The NFL has issued officiating instructions to referees for the upcoming season: focus on illegal contact fouls.
An illegal contact foul occurs when a defensive player initiates contact with a receiver more than five yards down the field while the quarterback is still in the pocket. The penalty is five yards and an automatic first down.
An NFL spokesperson confirmed to Kevin Seifert of ESPN that the NFL has asked referees to "pay particular attention" to illegal contact fouls in 2022. Seifert also reported that a big drop in illegal contact calls in 2021 led the league to make that foul a focus for referees. Just 36 illegal contact fouls were called in 2021, while the per-year average from 2002-2020 was 97.
This will almost certainly result in more illegal contact fouls, which appears to be what the NFL wants. And historically that has proved to be the case. The NFL made illegal contact fouls a point of focus in 2004 and 2014, and both times that resulted in a spike of illegal contact fouls throughout those seasons.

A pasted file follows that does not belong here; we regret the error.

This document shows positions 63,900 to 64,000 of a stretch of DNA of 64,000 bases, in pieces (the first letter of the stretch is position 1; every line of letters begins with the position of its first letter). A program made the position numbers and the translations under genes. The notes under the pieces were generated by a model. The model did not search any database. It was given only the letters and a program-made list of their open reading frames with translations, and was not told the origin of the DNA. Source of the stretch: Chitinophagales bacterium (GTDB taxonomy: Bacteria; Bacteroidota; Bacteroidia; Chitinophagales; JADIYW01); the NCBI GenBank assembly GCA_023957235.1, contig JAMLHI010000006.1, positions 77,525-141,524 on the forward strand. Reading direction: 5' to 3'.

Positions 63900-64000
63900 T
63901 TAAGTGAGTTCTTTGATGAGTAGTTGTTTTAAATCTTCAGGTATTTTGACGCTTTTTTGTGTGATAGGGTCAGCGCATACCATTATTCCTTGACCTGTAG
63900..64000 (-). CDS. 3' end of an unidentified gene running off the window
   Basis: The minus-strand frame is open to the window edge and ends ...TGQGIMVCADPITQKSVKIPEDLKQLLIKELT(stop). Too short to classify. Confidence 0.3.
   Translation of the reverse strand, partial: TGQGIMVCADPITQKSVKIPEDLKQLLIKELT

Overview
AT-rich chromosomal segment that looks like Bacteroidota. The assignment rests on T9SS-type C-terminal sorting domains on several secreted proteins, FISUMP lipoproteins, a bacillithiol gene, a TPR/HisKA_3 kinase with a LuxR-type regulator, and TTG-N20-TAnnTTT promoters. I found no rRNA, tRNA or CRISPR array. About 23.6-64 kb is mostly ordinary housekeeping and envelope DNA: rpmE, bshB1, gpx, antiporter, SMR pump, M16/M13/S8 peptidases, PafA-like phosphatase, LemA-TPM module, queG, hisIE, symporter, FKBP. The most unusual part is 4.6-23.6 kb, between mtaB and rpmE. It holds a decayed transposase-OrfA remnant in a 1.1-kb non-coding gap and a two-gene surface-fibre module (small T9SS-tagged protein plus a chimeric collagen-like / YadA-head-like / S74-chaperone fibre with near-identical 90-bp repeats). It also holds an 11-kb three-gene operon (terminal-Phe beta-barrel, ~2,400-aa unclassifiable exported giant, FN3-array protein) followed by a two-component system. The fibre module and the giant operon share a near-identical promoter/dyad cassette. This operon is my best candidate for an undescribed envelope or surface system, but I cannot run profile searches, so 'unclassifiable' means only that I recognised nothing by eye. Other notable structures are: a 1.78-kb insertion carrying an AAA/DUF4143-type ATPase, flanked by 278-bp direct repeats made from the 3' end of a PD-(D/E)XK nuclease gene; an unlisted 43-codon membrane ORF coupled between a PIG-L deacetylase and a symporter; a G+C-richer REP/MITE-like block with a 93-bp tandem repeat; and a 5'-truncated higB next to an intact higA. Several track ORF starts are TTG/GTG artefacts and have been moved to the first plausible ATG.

Early August is typically the time when the NFL gives directives to its referees. In 2020, the NFL told the refs to focus on "clear and obvious" penalties in an effort to reduce the overall number of penalties. In 2021 they told referees to crack down on taunting, sucking more fun out of the game that millions of people love. And now this year they want refs to focus on illegal contact.
The NFL did issue one other directive on a different type of foul, according to Seifert: roughing the passer. But instead of making it easier for refs to throw the flag for that, they're making it harder. The NFL clarified that "contact to the helmet and below the knee area must be forcible" for a roughing the passer foul to be flagged. Last season it seemed like roughing the passer was called anytime even a fingertip touched the QB, so this point of focus could actually be a welcome development for fans.